7 Ways to Disinherit a Spouse in Florida

Most states have comprehensive surviving spouse rights.  The most important of these rights in Florida is the elective share.  

However, there are ways to disinherit your spouse in Florida:

  1. Marital Agreement.  Florida as well as most every other state, allows spousal rights, including the elective share, to be waived by a premarital or postmarital agreement.
  2. Term Insurance.  The cash surrender value of a life insurance policy is typically included in elective share calculations, if the policy is owned by the deceased.  Because term life insurance is not included in these calculations, the use of term insurance policies can avoid the elective share.  The insurance must name as beneficiaries the people other than the spouse to be disinherited.  If there is no beneficiary designation or the beneficiary designation names the estate, a portion of the death benefit will be paid to the surviving spouse through the elective share.
  3. Prepare Proper Estate Planning Documents.  In most states, including Florida, the surviving spouse must take affirmative steps, within relatively short timeframes, to claim the elective share.  If the surviving sposue dies before making the election, the election cannot be made by the personal representative of the second to die spouse.  If the surviving spouse becomes incapacitated, typically the election can only be made with court approval.  Better to have a comprehensive estate plan that disinherits the spouse, because the surviving spouse might not, for whatever reason, make the elective share election.
  4. Private Foundation.  For the wealthy, a private foundation can be a great way to disinherit a spouse.  By transferring assets to the foundation during life, the assets are not included in the elective share calculations.  By placing the desired heirs in charge of the foundation (for example children from an earlier marriage), those heirs will have significant control over the funds. The foundation has to funded before death for this to work.  In Florida, any gifts made within a year of death are pulled back into the elective share calculation – so the funding of the foundation has to be done at least one year before death.
  5. Domestic Irrevocable Trust / Lifetime Gifting.  Giving assets away prior to death can avoid the elective share  In Florida, assets transferred more than one year prior to death are excluded from the elective share calculation.  In order to work, however, the gift must be a bona fide and complete gift.  Likewise, assets transferred to a domestic irrevocable trust will likely avoid the elective share.  In order to work in Florida, the transfer must be made at least one year prior to death and all rights to the assets in the trust must be given up permanently. 
  6. Offshore Trusts.  An offshore trust in the proper jurisdiction will probably avoid the elective share entirely.  The United States court will have no jurisdiction to compel the trustee of the foreign jurisdiction to turn over the assets of the offshore trust.  I have a residual concern, however, that the court in the United States could compel any United States person to turn over assets received from the offshore trust to satisfy the elective share.  I am not aware of any reported cases that say this, but am cautious of this possible outcome.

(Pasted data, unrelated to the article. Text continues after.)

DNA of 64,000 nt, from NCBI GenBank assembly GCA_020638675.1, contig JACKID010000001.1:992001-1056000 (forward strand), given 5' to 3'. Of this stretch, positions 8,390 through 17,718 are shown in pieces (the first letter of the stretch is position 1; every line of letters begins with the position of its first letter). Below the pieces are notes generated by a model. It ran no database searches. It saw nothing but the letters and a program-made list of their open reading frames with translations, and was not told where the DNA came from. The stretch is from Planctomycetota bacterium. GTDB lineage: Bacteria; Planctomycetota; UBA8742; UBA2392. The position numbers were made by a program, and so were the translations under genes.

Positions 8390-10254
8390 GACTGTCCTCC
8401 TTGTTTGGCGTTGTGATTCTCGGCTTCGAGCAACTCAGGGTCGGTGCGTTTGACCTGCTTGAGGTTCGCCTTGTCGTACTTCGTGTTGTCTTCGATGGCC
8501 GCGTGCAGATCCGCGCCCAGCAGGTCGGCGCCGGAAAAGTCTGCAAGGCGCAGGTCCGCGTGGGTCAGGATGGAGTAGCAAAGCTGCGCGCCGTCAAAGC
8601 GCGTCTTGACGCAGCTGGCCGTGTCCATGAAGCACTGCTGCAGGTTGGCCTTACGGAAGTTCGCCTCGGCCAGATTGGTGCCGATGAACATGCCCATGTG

These techniques are appropriate for residents of states that have comprehensive elective share systems.  States with community property automatically treat half the assets as belonging to each spouse – making planning around community property a completely different task. 

Also, not every non-community property state has elective share.  One state – Georgia – does not have elective share. Therefore, the simplest and possibly most effective way in which to avoid the elective share is to move to Georgia (the seventh way to disinherit a spouse for those of you counting).  

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Broward County (Ft. Lauderdale)

Natasha M. Dalton

Pasco County (Port Richey)

Matthew Weidner

Sarasota County

Dawn Bates-Buchanan

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Nicole Quattrocchi

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Long H. Duong

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Romaine Brown

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Philip W. Gunthert

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Katina Pantazis

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Matthew Weidner

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Gregory J. Nussbickel

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Niuris Bezanilla

Hillsborough County (Tampa)

R. Todd Burbine

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Heather Caeners

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Jon L. Martin

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Scott Kuhn

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Matthew Weidner

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Brice Zoecklein